PARIS — Rene-Thierry Magon de la Villehuchet saw his fortune and his loved ones' money disappear along with his clients' when he lost $1.4 billion he had invested with Bernard Madoff, the French financier's brother said.
Magon de la Villehuchet, 65, was found dead at his desk in New York on Tuesday, both of his wrists slashed and a bottle of pills nearby.
His brother said Magon de La Villehuchet invested virtually all his own funds, along with money from friends and family, with Madoff, who was arrested Dec. 11 and allegedly told FBI agents he had masterminded a $50 billion fraud.
Magon de la Villehuchet "invested his own fortune," up to several tens of millions of dollars, his brother Bertrand Magon de la Villehuchet told The Associated Press on Friday.
"He was totally ruined," and so was his business partner Patrick Littaye, Bertrand said in a telephone interview from his home on Paris' chic Place des Vosges.
"At first he thought he'd be able to get the money back. He was very determined. Gradually he realized he wouldn't be able to," Bertrand said.
"My brother was a man of simple tastes," Bertrand said. "He was a very modest man."
"A lot is being said about him, like that he flew in by helicopter to his chateau _ that's not true," said Bertrand, 74.
An avid sailor, the younger Magon de la Villehuchet had begun investing with Madoff "three or four years ago," his brother said.
"He trusted Madoff completely," Bertrand said. The two men had been introduced by Littaye, Rene-Thierry's partner in the fund he ran, Bertrand said. Rene-Thierry raised the money he placed with Madoff from friends and family, including his brother.
Bertrand said he's lost 20 percent of his savings in the scam, which he said was much less than what his brother lost.
Contrary to what some analysts say now, Bertrand said the returns on his investment with Madoff were not too good to be true.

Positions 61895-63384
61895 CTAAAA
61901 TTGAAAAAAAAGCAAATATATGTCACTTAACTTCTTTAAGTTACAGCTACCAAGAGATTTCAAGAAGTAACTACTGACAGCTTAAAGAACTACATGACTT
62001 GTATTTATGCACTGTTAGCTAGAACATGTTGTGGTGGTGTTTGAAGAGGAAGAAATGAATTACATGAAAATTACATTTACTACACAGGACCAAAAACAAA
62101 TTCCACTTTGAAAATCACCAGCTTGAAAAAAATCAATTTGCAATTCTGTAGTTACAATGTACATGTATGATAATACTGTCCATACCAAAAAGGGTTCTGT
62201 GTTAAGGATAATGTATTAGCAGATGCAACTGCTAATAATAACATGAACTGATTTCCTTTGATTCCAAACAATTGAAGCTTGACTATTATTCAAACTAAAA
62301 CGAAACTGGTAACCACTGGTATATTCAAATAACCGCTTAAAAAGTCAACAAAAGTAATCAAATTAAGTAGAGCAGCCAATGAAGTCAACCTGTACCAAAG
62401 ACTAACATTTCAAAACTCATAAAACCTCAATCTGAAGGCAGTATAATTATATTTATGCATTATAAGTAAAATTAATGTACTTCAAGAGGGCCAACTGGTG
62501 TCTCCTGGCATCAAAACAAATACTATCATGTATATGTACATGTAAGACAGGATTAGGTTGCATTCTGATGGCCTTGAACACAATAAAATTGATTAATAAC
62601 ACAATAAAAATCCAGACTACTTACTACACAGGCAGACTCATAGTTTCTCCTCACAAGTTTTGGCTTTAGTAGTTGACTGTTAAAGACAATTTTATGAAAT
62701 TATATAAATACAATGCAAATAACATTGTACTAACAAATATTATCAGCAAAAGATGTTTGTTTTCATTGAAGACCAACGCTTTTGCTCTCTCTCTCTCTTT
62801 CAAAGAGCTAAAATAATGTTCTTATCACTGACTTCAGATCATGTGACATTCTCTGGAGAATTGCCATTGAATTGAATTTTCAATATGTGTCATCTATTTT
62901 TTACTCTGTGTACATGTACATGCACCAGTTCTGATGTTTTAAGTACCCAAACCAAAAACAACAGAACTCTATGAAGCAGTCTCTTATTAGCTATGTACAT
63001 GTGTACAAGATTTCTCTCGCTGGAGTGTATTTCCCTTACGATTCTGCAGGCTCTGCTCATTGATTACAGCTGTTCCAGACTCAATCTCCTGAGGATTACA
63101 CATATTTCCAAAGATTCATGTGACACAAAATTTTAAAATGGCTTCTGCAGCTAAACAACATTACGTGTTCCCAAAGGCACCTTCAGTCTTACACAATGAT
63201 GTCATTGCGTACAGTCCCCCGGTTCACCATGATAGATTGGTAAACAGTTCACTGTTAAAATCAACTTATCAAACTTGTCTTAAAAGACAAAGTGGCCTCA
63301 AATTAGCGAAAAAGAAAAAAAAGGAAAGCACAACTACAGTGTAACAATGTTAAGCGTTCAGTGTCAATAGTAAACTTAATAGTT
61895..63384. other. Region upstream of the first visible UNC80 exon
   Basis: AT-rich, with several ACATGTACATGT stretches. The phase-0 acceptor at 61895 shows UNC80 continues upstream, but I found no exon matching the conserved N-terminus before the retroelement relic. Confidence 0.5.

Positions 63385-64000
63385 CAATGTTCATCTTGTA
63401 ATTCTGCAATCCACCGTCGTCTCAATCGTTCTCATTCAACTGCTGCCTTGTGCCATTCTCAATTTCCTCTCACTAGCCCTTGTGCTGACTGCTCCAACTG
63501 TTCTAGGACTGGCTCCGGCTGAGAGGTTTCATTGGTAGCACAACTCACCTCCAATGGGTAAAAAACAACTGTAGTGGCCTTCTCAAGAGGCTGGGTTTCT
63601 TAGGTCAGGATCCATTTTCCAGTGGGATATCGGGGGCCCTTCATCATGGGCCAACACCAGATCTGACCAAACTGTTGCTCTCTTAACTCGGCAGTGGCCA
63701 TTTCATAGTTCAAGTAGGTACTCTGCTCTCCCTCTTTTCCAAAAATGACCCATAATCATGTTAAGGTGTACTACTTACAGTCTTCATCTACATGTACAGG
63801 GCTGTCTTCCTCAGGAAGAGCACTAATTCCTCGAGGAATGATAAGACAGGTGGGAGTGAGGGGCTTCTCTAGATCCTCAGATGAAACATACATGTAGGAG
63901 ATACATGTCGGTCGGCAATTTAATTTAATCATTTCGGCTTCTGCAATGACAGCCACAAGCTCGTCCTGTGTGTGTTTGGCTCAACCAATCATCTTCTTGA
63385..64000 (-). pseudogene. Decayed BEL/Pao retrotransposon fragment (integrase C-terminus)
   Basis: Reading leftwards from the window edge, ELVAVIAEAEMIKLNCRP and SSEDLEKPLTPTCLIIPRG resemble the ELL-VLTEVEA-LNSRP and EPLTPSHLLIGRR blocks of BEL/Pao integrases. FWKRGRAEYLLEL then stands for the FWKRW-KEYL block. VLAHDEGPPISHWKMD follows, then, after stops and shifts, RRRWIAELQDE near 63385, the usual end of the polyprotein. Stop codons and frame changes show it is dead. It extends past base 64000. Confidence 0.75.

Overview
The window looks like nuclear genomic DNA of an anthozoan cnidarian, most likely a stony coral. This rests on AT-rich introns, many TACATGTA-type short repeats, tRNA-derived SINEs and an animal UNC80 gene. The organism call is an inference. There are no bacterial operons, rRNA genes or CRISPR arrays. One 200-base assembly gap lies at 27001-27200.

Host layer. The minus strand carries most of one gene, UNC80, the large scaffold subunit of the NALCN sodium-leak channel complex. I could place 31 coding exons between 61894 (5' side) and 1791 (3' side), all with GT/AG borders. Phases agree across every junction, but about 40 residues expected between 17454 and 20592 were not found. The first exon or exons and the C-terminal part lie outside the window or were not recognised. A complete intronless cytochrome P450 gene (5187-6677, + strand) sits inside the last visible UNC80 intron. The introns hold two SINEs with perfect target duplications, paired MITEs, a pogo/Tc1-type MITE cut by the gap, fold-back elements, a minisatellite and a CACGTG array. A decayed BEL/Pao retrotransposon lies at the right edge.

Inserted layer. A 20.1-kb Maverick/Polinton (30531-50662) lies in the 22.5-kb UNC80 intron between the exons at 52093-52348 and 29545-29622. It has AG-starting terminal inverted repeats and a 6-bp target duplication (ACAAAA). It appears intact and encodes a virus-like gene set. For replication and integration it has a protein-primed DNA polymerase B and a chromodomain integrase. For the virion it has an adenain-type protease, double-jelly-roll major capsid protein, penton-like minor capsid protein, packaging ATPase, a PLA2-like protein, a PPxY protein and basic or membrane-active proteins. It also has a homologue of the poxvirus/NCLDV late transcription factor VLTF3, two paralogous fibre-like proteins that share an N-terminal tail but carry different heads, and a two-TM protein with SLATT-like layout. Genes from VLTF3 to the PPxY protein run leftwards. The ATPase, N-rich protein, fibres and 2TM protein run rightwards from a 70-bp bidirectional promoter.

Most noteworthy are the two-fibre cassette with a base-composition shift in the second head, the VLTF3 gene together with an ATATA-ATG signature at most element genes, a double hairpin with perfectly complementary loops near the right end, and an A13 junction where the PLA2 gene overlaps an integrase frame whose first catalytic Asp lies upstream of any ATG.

"Over four years my gain was 17 percent, that's not crazy," he said.
The Frenchman's fund was among the biggest losers in the Madoff fraud, and one of a handful to get taken for more than $1 billion.
Other famous names reported to have lost their investment with Magon de la Villehuchet include L'Oreal cosmetic empire heiress Lilliane Bettencourt, listed by Forbes as the world's richest woman. Bertrand Magon de la Villehuchet said he couldn't confirm the names of any of his brother's investors outside the family.
Bertrand said he spoke with his brother almost every day. The last time they met was in Paris in October, Bertrand said.
Bertrand said he'll be joining class action lawsuits against Madoff and the Securities and Exchange Commission, Wall Street's regulator.
The Magon de la Villehuchet family traces the origins of its wealth to the 17th century, when Rene-Thierry and Bertrand's ancestors made a fortune in shipping, said Georges le Gorgeu, a local historian in Plouer-sur-Rance, the town in Brittany where the Magon de la Villehuchet family has owned a chateau for several hundred years.
The family was so rich and prominent that it loaned money to France's Sun King, Louis XIV, who ennobled them, le Gorgeu said. Many of Rene-Thierry and Bertrand's aristocratic ancestors died on the guillotine during the French revolution, le Gorgeu said.
Rene-Thierry, who was married and had one sister, spent every August at the chateau, his brother said. In recent years he'd invested a considerable sum to renovate the chateau and protect its archives, which date back to 1200, le Gorgeu said.